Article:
#Immediacy on speech making

IRAIN - The environment: Agriculture suited to local conditions and growing a variety of....

The environment: Agriculture suited to local conditions and growing a variety of crops helps to keep land in good heart. Considerable energy and pollution are saved in not transporting so much food around the world. WHOLEFOODS - THE FACTS: Whole-foods are simply unadulterated, unrefined staple foodstuffs.

They include whole-grains, pulses, nuts, fruits and vegetables, fish, humanely reared meat and genuinely free-range eggs. Since whole-foods and whole-food shops began to reappear in the early 2000s, there has been considerable confusion - not helped by the food trade - between whole-foods and health foods. Health foods are often just as refined and heavily packaged as (and generally far more expensive than) their mainstream counterparts. There is no doubt whatsoever that whole-foods are healthier than processed foods.

A varied whole-food diet is much more likely to provide you with nutritional balance than the processed alternatives. However, because of the topsy-turvy economics of the food trade, it is still the case that the more refined a product is, the cheaper it will be. Take bread, for instance, where white sliced (called 'a national disgrace' by the authors of The Food Scandal) is several pence a loaf cheaper than wholemeal. But the public is rapidly waking up to the health - and taste - that wholemeal bread offers, and we are now buying 132 per cent more of it (and 60 per cent less soggy white) than we were 10 years ago.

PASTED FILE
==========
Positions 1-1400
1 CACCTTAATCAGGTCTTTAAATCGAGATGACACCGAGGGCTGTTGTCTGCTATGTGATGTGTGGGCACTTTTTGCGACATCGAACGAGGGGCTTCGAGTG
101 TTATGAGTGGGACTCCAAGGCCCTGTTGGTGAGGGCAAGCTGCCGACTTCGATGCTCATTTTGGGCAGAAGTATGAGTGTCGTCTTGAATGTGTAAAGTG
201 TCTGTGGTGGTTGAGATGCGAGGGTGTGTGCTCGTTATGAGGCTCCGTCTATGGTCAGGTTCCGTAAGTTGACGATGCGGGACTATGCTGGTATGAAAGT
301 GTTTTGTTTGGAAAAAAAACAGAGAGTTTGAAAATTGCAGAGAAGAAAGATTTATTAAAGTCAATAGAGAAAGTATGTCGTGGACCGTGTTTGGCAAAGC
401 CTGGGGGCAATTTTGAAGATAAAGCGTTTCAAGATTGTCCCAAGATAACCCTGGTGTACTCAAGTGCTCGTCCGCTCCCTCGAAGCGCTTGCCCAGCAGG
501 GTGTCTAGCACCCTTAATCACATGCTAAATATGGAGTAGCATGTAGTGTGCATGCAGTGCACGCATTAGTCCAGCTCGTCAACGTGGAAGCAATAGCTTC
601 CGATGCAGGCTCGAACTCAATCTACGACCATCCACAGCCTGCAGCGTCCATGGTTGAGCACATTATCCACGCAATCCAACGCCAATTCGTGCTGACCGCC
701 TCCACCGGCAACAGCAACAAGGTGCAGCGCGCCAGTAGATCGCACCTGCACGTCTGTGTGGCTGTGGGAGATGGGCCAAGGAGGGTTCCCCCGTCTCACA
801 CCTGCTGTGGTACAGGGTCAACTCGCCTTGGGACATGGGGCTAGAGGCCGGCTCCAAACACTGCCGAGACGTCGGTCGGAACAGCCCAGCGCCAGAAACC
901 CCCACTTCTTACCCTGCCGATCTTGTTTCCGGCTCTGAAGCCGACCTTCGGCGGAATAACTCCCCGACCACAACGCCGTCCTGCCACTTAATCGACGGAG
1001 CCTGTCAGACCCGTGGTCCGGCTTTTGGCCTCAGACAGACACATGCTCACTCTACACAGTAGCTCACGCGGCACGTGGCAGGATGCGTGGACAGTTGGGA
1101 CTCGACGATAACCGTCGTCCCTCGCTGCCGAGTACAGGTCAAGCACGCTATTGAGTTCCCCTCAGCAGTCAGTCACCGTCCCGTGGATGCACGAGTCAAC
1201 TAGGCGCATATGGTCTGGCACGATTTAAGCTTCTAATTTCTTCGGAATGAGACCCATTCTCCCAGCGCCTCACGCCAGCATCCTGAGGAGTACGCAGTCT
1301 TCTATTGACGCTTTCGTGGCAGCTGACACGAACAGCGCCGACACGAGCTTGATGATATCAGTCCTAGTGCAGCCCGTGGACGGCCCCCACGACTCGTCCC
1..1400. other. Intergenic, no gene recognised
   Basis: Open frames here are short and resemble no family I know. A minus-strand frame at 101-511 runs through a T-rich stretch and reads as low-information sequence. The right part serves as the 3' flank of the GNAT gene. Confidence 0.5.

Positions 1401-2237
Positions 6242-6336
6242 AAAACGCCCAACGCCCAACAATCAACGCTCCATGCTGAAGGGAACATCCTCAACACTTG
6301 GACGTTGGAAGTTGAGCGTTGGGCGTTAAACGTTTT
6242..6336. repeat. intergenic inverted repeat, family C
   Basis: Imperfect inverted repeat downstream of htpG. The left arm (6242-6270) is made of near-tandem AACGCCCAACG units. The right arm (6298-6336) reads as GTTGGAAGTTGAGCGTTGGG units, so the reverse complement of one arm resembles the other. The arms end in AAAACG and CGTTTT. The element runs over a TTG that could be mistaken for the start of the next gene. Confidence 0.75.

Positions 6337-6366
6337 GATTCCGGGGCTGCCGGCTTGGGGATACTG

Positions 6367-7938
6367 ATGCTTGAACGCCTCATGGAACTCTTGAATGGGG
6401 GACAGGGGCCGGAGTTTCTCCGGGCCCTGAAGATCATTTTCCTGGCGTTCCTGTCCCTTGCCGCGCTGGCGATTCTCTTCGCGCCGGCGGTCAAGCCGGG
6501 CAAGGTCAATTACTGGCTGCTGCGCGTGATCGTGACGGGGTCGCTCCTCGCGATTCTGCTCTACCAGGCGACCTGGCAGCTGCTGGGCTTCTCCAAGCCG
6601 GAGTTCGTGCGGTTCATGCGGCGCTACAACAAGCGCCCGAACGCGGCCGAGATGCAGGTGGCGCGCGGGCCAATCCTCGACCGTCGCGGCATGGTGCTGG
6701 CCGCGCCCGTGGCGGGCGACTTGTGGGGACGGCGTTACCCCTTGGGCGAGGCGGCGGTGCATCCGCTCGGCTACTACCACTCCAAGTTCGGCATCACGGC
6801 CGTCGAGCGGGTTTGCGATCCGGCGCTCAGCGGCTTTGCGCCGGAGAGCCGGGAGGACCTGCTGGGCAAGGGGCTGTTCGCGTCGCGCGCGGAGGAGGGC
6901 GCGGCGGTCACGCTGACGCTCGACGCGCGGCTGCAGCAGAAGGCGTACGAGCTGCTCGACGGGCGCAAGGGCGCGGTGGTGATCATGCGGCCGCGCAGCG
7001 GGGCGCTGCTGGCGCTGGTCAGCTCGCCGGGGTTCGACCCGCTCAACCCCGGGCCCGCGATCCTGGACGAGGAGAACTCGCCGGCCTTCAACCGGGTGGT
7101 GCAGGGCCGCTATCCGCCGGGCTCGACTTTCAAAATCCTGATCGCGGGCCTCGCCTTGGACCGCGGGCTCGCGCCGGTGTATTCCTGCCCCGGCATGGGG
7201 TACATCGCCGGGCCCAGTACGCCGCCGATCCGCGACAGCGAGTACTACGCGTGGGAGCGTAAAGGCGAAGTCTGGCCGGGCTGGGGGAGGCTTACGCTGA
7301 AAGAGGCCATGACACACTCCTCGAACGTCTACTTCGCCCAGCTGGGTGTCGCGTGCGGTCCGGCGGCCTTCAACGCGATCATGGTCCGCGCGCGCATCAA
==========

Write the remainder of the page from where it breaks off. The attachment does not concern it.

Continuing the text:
A recent survey showed that 27 per cent of us are aware of the importance of whole-foods, and there is a growing demand for them - even the House of Commons now has a whole-food menu. WHAT NEEDS TO CHANGE: Grocery shops and supermarkets should increase their range of whole-foods, though prices need to be carefully monitored to ensure that advantage is not taken of people concerned about their health. Labelling ought to be clear, so we can see quickly which lines are whole-foods.

And the misleading use of terms like 'natural' and 'wholesome' should be banned. WHAT YOU CAN DO: Buy whole-foods in preference to processed foods. Eat wholemeal (not just 'brown') bread and wholegrain pastas.

Buy as much fresh fruit and vegetables as you can afford. Try....

Buy as much fresh fruit and vegetables as you can afford. Try varying your diet by introducing healthy whole-food staples like lentils, beans, rice and nuts - they offer prot... read more

Other people: The other people you cook for will experience the health....

Other people: The other people you cook for will experience the health and energy benefits of eating whole-foods, a particularly imp... read more

Other people: The other people for whom you buy and prepare food....

Other people: The other people for whom you buy and prepare food will benefit too, a particularly important consideration where children, with their more delicate metabo... read more